The influence of Stonewall, the powerful British LGBT+ charity, was the focus of an investigation by BBC reporter Stephen Nolan, who released his findings in a series of podcasts last week. One particular detail has caught the public attention after being highlighted by some media outlets. To be in the good graces of the group, a government needs to erase motherhood – or at least not use the word 'mother' in documents even as relevant as a state maternity-leave policy.
According to Nolan, that's how the Scottish government managed to "score points" with Stonewall. The gendered word got excluded from the documents in favour of the more inclusive terms like "spouse" or "partner." The move is presumably supposed to make the policy more friendly to trans people, who retain capacity for child birthing while identifying as male, and to non-binary persons.
The news angered many readers, who took it as one of many attacks on femininity by trans rights activists. One woman said there would be "consequences" for anyone who would dare call her anything but a mother. Another commenter said the aggressive push of non-gendered terms into the English language was making it "turned upside down to the point of being offensive to the majority."
Some people were perplexed as to why 'demothering' a government guideline would be viewed as progress by Stonewall. After all, its Scottish chapter doesn't shy away from the word "mother" when describing the benefits that young parents are entitled to.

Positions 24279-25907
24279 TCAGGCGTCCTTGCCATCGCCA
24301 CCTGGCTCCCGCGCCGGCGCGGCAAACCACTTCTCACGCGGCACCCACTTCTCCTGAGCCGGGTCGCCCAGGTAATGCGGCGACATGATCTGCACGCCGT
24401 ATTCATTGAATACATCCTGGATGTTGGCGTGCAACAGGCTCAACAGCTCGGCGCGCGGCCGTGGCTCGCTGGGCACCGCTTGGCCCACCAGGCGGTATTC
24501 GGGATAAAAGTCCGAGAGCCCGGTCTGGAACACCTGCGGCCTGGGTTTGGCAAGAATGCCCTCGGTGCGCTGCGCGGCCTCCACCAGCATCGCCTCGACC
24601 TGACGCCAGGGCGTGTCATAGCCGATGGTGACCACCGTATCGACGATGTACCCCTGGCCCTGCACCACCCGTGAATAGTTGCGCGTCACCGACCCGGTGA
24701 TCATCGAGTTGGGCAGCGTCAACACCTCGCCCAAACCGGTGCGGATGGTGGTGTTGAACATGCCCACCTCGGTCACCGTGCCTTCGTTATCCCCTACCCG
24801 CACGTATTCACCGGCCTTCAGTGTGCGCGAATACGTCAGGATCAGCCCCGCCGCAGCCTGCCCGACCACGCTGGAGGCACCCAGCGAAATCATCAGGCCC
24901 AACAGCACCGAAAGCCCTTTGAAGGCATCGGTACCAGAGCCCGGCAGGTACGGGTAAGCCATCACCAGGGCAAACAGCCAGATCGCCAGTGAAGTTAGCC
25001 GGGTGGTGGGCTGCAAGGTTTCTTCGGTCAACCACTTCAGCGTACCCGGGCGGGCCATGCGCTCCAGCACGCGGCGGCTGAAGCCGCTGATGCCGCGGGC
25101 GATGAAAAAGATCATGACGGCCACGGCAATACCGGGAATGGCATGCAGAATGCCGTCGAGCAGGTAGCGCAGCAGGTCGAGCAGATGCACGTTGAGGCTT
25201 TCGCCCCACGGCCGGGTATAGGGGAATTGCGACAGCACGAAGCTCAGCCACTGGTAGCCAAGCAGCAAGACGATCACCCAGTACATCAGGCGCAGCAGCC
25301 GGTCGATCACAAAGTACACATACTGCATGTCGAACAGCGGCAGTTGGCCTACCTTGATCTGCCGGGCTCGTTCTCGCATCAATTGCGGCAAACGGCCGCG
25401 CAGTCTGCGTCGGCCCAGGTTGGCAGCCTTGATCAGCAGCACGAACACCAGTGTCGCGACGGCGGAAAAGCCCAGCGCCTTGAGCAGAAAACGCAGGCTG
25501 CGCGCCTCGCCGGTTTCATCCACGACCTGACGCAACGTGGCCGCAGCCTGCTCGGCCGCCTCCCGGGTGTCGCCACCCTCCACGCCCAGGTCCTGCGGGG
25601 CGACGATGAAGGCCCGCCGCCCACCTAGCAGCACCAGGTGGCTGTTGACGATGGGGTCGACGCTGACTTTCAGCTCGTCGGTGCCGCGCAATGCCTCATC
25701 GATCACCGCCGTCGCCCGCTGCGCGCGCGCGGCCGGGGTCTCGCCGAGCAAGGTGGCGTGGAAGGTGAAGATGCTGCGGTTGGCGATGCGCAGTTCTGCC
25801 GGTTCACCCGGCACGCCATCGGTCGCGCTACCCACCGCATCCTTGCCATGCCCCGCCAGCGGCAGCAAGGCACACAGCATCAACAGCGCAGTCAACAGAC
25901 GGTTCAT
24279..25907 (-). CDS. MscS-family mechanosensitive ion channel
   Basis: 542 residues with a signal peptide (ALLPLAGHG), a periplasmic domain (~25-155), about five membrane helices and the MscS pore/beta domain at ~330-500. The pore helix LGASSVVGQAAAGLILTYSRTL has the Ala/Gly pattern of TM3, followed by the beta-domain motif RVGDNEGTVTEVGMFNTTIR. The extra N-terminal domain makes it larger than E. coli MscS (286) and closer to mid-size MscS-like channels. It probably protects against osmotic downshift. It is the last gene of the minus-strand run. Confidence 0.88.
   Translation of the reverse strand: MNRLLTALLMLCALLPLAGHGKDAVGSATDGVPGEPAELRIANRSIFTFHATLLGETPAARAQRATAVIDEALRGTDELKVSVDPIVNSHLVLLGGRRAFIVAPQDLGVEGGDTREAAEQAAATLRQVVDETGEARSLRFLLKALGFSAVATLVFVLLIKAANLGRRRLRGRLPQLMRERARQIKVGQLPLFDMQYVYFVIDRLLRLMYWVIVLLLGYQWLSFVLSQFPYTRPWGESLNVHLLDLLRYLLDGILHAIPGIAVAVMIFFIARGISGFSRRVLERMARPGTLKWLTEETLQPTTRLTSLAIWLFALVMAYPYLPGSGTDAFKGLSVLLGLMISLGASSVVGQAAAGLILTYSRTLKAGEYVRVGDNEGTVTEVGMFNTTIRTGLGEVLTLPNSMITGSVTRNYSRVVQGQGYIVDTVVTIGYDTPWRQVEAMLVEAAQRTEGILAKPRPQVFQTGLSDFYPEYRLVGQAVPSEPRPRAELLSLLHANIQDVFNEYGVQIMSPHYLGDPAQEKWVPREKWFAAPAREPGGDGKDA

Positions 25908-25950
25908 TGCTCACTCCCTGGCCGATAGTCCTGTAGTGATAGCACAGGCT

The latter made similar adjustments to the wording of Wales' maternity and adoption policy, compared to the 2018 version, though oddly the word "father" was kept in it. The 2019 variant stressed that gendered terms "should be taken as applying equally to trans or non-binary parents."
Nolan's exposé was dismissed by defenders of Stonewall as a bigoted attack on a charity that has decades of proud history of promoting minority rights. Human rights campaigner Peter Tatchell said it was a continuation of a "sustained attack" by a small minority of transphobic individuals.
"The current hue and cry against Stonewall has a whiff of conscious or subconscious bias," he told the morning newspaper i. "Similar criticism would not dare be made about organisations challenging racism and anti-Semitism. This dispute is a manufactured culture war that is doing the whole LGBT+ community great harm. We feel under attack."
If true, one of Stonewall's own founders, Matthew Parris, is part of that vocal minority. In a May column in The Times, he said the advocacy group had been "cornered into an extremist stance" on trans rights. Nancy Kelly, the current head of Stonewall, responded that she was "comfortable" with the direction of the organisation and likened critics to Jew-haters.
"With all beliefs including controversial beliefs there is a right to express those beliefs publicly and where they're harmful or damaging – whether it's anti-Semitic beliefs, gender critical beliefs, beliefs about disability – we have legal systems that are put in place for people who are harmed by that," she said at the time.
Stonewall and its allies insist that their current fight for trans rights is no different from the fight for gay rights decades ago. The charity started championing trans rights in 2015.